How To Tell if Trees, Plants and Lawn are Over-Watered

As we have discussed in the past, keeping your lawn and landscaping healthy in the South Florida climate takes knowledge and diligence. Harsh sunlight, periods of drought, and exceptionally rainy summers all contribute to conditions which can prove hazardous to your trees, plants, and lawn. While many understand how to rectify the situation when there is not enough water, it can be more difficult to spot an overwatered tree or lawn.

There are two ways you can have an overwatered lawn – by applying too much water during a drought, or after experiencing an overabundance of rain. How can you tell if your trees and plants are overwatered? Here are some tips.

Over-Watered Trees

The easiest way to spot an overwatered tree is by noticing that the soil surrounding the tree is perpetually damp and soggy. It is dangerous to the life of the tree that this situation occurs, as the excess water is displacing air pockets which the tree roots need. Without enough air getting to the roots, the tree cannot be healthy. An overwatered tree will either have leaves which appear healthy but are brittle and break easily; or will exhibit new growth which withers too quickly and does not achieve full, deep color.

You cannot regulate the amount of rain which a tree is subject to. However, you may wish to observe if the base of the tree is vulnerable to an excessive runoff – for instance if water runs downhill towards the tree, or of a drain pipe flows directly to the base of the tree.

If the tree is young and the Sarasota area is experiencing a lot of seasonal rain, you may wish to stake the tree. Young roots may not be able to withstand the constantly soggy soil and the tree may be vulnerable.

Over-Watered Plants

When plants appear wilted, most people assume that they need more water. However, before turning on the sprinkler system, check the soil surrounding your plants. If it is damp or soggy, your plants do not need any additional water. In fact, they need less. Plants which are overwatered often appear wilted and unhealthy. The reason is similar to that of trees – air pockets surrounding the roots of the plants deliver needed oxygen to them; but if those air pockets are full of water, the roots instead drown.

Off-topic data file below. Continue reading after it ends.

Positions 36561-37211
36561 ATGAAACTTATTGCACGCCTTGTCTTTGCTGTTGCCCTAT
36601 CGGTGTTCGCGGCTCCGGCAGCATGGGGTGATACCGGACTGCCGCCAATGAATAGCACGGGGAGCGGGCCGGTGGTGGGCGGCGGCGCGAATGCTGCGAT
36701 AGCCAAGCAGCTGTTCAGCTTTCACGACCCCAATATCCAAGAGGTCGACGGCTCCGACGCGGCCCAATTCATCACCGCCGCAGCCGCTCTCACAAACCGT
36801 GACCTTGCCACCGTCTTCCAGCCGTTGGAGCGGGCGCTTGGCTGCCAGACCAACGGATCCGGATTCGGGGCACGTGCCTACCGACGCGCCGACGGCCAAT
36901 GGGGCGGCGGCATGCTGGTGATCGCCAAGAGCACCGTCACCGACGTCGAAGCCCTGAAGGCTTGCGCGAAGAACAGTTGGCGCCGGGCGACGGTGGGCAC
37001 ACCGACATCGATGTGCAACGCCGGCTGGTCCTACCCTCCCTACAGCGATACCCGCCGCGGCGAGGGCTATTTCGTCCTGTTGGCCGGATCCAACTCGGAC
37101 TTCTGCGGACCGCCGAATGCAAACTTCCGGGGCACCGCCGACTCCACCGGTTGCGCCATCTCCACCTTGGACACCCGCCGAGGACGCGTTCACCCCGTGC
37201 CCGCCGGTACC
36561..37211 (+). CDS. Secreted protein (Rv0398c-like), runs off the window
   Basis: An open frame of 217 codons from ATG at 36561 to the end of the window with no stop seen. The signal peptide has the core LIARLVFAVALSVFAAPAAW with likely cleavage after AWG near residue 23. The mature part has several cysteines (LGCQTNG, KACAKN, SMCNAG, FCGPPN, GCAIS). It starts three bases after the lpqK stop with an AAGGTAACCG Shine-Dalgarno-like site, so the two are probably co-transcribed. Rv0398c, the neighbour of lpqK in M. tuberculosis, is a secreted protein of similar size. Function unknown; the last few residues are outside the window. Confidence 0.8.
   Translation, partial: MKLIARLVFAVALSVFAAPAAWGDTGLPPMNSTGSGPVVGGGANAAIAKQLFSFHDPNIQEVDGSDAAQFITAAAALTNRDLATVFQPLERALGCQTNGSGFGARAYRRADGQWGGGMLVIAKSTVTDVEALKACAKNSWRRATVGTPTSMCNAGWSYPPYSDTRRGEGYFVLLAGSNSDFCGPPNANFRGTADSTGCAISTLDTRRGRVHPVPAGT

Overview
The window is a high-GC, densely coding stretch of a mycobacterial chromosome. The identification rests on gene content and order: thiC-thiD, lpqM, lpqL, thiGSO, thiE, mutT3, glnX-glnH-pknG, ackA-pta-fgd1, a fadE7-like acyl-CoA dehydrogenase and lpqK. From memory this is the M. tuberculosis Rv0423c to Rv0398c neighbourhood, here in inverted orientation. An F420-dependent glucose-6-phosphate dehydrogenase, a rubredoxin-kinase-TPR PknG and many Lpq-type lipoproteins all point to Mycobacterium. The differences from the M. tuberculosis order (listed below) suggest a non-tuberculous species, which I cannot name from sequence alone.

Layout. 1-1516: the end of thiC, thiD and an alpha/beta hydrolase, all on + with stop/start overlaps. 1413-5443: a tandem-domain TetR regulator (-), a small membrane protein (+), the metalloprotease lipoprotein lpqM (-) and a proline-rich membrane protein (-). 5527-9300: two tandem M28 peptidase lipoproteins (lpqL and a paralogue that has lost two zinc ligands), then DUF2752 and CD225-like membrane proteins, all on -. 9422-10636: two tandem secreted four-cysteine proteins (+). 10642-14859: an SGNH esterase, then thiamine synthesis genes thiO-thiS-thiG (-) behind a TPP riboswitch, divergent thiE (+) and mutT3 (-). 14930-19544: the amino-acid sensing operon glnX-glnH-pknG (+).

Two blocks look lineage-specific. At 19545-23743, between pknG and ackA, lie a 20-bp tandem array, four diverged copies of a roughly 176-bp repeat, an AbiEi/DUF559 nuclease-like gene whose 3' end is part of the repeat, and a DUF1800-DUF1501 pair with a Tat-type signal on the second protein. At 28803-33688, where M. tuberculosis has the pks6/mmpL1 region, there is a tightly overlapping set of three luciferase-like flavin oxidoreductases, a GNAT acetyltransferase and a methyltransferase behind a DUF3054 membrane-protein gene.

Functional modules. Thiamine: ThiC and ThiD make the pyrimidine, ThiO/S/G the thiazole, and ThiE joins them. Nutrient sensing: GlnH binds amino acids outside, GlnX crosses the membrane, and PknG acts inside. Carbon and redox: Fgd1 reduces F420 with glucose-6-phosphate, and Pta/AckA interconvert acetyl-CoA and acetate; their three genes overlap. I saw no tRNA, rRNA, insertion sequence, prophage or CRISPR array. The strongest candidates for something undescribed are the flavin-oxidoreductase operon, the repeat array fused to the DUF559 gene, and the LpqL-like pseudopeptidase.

In addition to wilting, plant leaves will often turn brown or yellow, develop wart-like blisters, or drop their leaves when they are getting too much water. You may wish to completely turn off your sprinkler systems during the summer months, and manually water your plant beds when you haven’t had rain for several days.

Over-Watered Lawns

An unhealthy lawn can make your entire property look run-down and unkempt. Like plants and trees, your grass growth can be severely harmed if it is drowning – just as surely as if it is thirsty.

Overwatering your lawn, however, yields some visible signs which are not are prevalent in other areas. For instance, too much water on your turf can cause insect infestation, an overgrowth of thatch, and may cause you to be overrun by weeds. Soggy grass feels spongy when you walk on it, and can also develop a fungus which makes grass “oily” and slippery, much like a decaying piece of lettuce.

Many of our summer rainstorms are followed closely by a return of the sun and heat. Therefore, it is rare that overwatering of the lawn is caused by rain (although sometimes the rain can be relentless). If areas of your lawn are exhibiting signs of overwatering, check your sprinkler output and regulate how often you irrigate during the rainy season.

Staying vigilant regarding watering, mowing and fertilizing – not to mention staying on top of weeds and insects – may seem like a lot of work, but it is worth having a beautiful lawn and property. If you need help, check out all of the lawn care products at Big Earth Landscape Supply. We are here to help you maintain a beautiful landscape.